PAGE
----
Instructors get their game on

Video games may soon be a new tool for teachers. Riverside City College World Languages instructor Kathy Kelly held a workshop April 27 for instructors as well as students, demonstrating the unique educational advantage video games can serve in the classroom.

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By Chris Wolf

RCC language instructors try their hands at a game of Jeopardy during the “Teaching with computer games” presentation. (Khai Le)

By Chris Wolf

Video games may soon be a new tool for teachers.

Riverside City College World Languages instructor Kathy Kelly held a workshop April 27 for instructors as well as students, demonstrating the unique educational advantage video games can serve in the classroom.

“I don’t pretend to be an expert on games,” Kelly said. “What I do know is that (games) help students improve their grades, especially test scores.”

As methods of teaching have become increasingly mechanical and linear, assaulting students with an endless amount of multiple choice tests, video games sound like the obvious answer to keeping them interested.

Instead of memorizing facts out of a book, students actually think while engaged in the game they’re trying to beat.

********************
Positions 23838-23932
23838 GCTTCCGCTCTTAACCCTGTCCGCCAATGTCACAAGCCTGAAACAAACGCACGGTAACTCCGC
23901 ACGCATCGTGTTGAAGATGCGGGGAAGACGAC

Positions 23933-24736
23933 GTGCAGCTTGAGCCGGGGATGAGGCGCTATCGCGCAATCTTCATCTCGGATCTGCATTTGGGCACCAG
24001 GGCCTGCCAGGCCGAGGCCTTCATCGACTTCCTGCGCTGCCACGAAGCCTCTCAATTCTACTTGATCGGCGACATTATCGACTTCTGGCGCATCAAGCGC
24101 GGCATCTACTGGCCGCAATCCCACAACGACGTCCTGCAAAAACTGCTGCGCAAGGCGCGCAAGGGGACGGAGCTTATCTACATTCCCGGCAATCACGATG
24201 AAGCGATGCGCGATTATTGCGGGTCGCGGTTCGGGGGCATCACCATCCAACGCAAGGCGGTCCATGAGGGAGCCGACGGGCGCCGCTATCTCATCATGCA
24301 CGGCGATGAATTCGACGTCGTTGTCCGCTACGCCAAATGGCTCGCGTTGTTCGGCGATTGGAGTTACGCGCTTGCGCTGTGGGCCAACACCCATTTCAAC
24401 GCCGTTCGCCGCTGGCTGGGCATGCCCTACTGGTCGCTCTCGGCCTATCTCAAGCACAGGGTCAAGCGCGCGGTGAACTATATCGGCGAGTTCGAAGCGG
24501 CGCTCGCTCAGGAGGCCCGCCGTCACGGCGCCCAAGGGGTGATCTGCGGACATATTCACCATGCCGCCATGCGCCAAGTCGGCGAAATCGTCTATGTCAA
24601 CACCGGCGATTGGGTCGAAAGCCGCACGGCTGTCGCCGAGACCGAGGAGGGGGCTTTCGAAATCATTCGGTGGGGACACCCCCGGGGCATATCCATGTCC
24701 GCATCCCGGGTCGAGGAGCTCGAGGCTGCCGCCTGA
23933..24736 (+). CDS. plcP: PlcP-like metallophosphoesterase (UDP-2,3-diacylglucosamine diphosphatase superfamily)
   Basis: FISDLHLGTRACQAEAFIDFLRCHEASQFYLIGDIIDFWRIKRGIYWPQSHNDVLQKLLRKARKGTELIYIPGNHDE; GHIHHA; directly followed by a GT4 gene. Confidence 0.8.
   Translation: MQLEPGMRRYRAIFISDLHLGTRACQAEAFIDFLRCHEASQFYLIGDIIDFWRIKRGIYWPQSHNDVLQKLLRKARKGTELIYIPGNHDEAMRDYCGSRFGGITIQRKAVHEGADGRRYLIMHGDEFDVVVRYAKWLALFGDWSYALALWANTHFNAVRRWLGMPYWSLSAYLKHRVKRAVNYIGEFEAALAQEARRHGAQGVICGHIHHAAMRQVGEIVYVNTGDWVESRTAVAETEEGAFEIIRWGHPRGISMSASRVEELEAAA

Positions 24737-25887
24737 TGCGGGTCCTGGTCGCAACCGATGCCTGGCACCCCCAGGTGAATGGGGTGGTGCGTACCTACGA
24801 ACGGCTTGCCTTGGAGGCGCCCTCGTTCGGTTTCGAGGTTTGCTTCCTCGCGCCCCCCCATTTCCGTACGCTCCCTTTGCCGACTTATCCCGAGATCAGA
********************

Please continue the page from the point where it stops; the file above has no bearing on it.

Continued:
Kelly was set on making them a part of her teaching curriculum when she made a discovery.

“Students’ scores on exams were much better than in previous classes,” she said.

When posed with the question of whether or not games should be used as an all-encompassing educational tool, or if there is a limit to what they can teach, Kelly noted that she thought it was a supplementary tool, to be used in conjunction with traditional teaching tools.

“I think it causes students to study more,” Kelly said. “Games motivate.”

Now, you might think that games are far too difficult to utilize in an educational environment, since there is a technological barrier.

Fortunately, the games that Kelly showcased were very simple, and consisted of mostly Powerpoint-created quizzes and online Flash and Java-based games.

The attendees in the workshop got the chance to play one such game, an RCC-themed version of Jeopardy.

Seeing instructors hopping around, trying to buzz in first and shout out the answer was humorous to the attendees, especially when they didn’t say “What/who is” before saying the answer, and therefore not getting the point.

Kelly showed many instructors at her workshop just how valuable video games in the learning environment can be. If educators have the right resources, games can become a cheap, reasonably simple tool that will increase interest in any given subject.

If the game is designed correctly, students shouldn’t feel like they’re learning; they’ll be too busy playing.

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